great and that I was thinking the same thing. Then I scrap the project and try
something else. After all, would you want to read two near-identical articles
when just one got the point across? Of course not. It can be a little frustrating,
since you thought you had hit a new idea, but you just have to brush it off
and realise that you can't waste time trying to figure out why somebody else
thought like you did.
After the article has been screened for relevance and skill, it seems to come
down to chance. The chance that you'll be the only person to write about that
subject at that time. Chance that the spot that could of been yours isn't taken
by an article that's the same as the one before it. Because although you need
to have put thought into your writing, what happens when multiple pieces with
equal writing levels are all about the same thing? Maybe a few of them will
make it in, but it would be pretty hard to just choose one of them. So by the
time your article has been read, there may not be room. Maybe your article is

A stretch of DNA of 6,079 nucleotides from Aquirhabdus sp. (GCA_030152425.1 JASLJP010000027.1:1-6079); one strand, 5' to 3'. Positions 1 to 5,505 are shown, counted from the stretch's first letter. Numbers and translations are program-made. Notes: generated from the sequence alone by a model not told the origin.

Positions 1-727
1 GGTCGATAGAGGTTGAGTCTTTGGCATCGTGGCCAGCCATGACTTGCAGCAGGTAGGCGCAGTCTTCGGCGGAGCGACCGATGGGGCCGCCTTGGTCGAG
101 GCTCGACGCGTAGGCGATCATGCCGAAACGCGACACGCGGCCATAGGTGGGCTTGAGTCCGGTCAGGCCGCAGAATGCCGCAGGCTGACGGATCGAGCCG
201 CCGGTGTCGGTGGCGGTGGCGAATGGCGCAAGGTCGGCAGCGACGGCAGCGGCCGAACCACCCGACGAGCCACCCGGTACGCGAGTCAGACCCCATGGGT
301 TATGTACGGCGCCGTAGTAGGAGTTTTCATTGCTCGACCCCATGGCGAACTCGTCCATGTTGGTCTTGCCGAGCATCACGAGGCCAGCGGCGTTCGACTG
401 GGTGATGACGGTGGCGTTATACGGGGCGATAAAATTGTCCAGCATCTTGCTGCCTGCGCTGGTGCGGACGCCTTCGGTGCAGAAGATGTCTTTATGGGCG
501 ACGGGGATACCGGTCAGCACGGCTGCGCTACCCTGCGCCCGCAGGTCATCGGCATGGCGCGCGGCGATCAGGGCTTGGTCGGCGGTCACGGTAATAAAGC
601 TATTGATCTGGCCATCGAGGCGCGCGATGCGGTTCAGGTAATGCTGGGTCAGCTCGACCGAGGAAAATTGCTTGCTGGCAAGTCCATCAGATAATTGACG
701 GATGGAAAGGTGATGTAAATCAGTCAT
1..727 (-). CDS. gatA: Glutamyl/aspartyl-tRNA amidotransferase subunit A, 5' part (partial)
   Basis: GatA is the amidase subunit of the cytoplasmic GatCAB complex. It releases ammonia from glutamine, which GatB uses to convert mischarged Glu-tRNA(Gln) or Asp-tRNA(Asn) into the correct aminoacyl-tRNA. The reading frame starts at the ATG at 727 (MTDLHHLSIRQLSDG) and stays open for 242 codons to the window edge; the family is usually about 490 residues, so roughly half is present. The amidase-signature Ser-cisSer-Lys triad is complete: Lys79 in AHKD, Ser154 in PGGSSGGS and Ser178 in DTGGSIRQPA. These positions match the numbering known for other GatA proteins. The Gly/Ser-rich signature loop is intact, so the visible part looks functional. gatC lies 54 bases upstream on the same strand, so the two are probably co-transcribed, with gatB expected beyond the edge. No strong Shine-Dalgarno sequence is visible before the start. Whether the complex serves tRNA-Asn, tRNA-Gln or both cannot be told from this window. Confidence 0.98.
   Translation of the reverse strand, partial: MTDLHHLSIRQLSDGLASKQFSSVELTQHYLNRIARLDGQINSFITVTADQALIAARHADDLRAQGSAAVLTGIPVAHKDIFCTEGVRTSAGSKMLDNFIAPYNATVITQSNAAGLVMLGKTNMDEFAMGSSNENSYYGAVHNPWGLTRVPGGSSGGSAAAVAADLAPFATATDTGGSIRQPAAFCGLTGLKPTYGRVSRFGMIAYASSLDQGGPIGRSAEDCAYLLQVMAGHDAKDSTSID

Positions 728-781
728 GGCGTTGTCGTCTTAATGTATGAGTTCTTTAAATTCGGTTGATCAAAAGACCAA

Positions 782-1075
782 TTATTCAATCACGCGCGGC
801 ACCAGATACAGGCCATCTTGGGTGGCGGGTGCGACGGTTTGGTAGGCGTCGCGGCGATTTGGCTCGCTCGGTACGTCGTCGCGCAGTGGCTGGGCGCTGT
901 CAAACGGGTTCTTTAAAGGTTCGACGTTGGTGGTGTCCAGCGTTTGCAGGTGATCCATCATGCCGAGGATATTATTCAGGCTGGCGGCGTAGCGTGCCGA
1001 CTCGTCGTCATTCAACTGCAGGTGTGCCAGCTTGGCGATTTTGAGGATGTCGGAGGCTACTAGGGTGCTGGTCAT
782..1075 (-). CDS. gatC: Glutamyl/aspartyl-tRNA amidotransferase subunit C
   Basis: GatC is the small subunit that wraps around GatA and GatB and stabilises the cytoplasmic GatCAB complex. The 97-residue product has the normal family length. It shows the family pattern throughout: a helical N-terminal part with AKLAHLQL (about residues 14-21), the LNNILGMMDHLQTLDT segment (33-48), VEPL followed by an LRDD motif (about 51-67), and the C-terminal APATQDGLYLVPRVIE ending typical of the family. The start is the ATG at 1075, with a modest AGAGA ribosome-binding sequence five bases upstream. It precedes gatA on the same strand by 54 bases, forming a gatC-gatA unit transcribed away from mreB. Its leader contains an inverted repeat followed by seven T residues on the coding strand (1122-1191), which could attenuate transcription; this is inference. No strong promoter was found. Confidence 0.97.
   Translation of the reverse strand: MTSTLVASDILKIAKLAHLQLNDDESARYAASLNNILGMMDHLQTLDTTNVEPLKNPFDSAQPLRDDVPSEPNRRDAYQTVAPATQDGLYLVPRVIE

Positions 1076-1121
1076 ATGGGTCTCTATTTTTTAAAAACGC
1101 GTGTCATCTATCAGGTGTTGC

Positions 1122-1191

one of the many that talk about a certain idea. Yours just could be the one
that doesn't make it. It's almost like a coin flip, sending in articles and
all. You make it or you don't. Articles are really popular ways to draw in feedback
from other users, but that means that there's a lot of people trying to get
into the lime light at once. So what other options do you have?
Short stories are a lot easier to make original. You make up a story about
whichever Neopian topic you choose, even if it's one you've only imagined. Short
stories allow more creativity and imagination than your average article. The
problem? There aren't as many people reading the short stories than there are
those reading articles. I myself usually just read through the Editorials and
then make a beeline for the articles. If I have some extra time, I just may
stop by the stories. But don't worry too much about that. Tell your Neofriends
about your publication, and post about it a bit on the Chat Boards. Others will